I’d flown back home from a trip up North. I retrieved my luggage and headed to the down escalator to catch a tram to my car. It was one of those escalators with the see-through cover over it … like a tube. The genius traveler 10 steps below me had his big rolling suitcase IN FRONT of him (rookie) and when he got to the bottom, the bag didn’t make it over the lip—and it caused him to fall backwards. He was down, but of course the escalator kept moving. Since the exit was blocked by a body and luggage, the next man behind him fell backwards also. Within one second, several people in front of me had fallen and were trapped among moving metal and several tangled bags—while the sharp teeth of the escalator continued on its merry way.

It was a small pile-up and I was going to be next in the heap. I could have turned and run up the escalator to escape that outcome, but it was packed with people and bags. I stepped backwards, trying to gain even a step before I joined the mess, but an escalator full of people facing forward, going down, and trying to step UP and BACKWARDS on a relentless DOWN-MOVING escalator was causing complete mayhem. As soon as I could, I literally jumped over the four fallen men in front of me to get away from those incessant steel steps.

Women with children, still coming down and seeing the chaos, but unable to stop it or escape it, were screaming. It was awful—so scary. I was at the bottom at this point, and looking up, but also scared of what I was going to see in the melee (I was imagining fingers and hair getting stuck in the rotating linked steps.) Someone was finally able to hit the emergency stop button and people peeled themselves up and away. Bags were everywhere; kids were crying.

I headed to the (wrong) tram really shaken up and hurting, but not sure what was injured. I had blood all over the side of my jeans, by my knee, and my palms were bleeding like I’d fallen on gravel. Once I got home and surveyed the damage, I had grotesque bruises where the steel teeth of the steps had scraped down my thighs and calves. I also had some awesome bruises on my lower back and upper butt. I mean, these bruises were colossal. I felt like I’d been beat up.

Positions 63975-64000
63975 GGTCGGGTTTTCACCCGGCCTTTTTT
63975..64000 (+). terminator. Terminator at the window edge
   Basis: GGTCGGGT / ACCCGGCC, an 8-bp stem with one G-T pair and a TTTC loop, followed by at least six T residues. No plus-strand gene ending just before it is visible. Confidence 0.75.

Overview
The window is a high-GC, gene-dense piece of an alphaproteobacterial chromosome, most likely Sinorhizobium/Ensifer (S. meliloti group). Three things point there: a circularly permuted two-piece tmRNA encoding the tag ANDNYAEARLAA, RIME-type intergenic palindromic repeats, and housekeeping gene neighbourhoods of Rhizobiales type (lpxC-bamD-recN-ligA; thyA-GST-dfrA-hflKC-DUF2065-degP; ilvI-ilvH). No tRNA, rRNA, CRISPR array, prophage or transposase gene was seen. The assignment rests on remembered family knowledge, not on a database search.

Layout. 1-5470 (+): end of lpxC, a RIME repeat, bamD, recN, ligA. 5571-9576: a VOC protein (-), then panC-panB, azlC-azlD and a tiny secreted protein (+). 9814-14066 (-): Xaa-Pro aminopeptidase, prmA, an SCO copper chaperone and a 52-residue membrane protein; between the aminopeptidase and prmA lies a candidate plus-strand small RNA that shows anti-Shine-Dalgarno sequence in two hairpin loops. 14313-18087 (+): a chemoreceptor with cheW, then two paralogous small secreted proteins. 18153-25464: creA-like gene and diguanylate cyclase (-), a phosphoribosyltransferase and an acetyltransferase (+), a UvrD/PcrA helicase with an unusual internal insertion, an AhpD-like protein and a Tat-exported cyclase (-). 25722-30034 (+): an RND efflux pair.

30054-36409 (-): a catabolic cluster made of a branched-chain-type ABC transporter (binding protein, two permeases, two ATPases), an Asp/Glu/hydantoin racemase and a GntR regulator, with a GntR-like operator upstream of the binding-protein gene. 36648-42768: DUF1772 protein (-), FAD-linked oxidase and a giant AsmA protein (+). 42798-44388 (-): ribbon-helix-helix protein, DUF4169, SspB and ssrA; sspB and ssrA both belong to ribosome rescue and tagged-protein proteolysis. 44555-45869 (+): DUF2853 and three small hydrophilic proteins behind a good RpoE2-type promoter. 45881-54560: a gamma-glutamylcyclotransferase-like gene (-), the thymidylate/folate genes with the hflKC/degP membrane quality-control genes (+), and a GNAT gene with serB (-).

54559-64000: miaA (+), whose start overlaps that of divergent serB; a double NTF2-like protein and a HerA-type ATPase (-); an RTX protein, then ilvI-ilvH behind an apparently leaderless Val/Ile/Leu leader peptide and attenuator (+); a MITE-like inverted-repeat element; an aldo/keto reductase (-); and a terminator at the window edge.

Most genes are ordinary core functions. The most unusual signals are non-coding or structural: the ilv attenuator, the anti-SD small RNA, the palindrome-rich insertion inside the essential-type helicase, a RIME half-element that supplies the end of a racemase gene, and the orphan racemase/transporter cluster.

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Side Note: I’m actually glad Instagram wasn’t around then, because I’d surely have my bruised ass on the internet—there is not one doubt in my mind.

The bug-killing incident. Last summer, we had quite a wasp/yellow jacket/hornet issue. By some people’s estimation, we didn’t actually have a situation, but because I see all of them as flying grim reapers, I took to Amazon for an answer to the nuisance. Enter The Executioner.

Battery-operated butchery.

Battery-operated butchery.

With the acquisition of The Executioner, I became a lean, mean anything-flying-with-a-stinger-killing-machine. For those of you new to this wonderment, the “strings” of the racket are actually wires with an electrical current running through them. A mobile bug zapper.

Side Note: I’m a major nature and animal lover (think more owls and bobcats, and less cat litter and dog hair) … and I really do go out of my way to take bugs outside and generally relocate all unwanted critters, as opposed to ending them. Just a couple of weeks ago, a huge tarantula stopped by unannounced. We were sitting by the pool when he let himself in the yard. We went the extra mile to gently coax him into the pool net and I ran a 1/4 mile to introduce him to a more fitting oasis, where he could mingle with his own kind. But, I’m telling you, when it comes to aggressive things with stingers (wasps, scorpions, etc.) … they’ve got to go. I don’t mess around with that crew. In fact, I’ve considered displaying their dead, ratfink body on a stake in the yard, with a sign that reads, “Anyone who thinks this was a good guy is NEXT.”

Back to the point. I’d had a fair amount of luck with The Executioner connecting with random stinging insects—not an elite performance, but nothing to be ashamed of. Enter the Cicada Killer. They’re like a honey badger with wings. They sound like a helicopter and THEY HAVE THE WORD KILLER IN THEIR NAME. Have you seen them?

They're up to 2" long and called a "ground dwelling predator wasp."

They’re up to 2″ long and called a “ground dwelling predator wasp.”

Have you been dive bombed by one for absolutely no reason? Well, I was tired of it. One evening, I decided it was time to show the little jerk what happens to evil trespassers. I heard him coming around (how could I not?) and I grabbed The Executioner and positioned my thumb over the on button. I walked out onto a wider span of grass and said, “You wanna go, son? Let’s do this” as I spun the murder racket in my hand like Roger Federer. I stopped just short of pounding my chest to signify the size of my heart.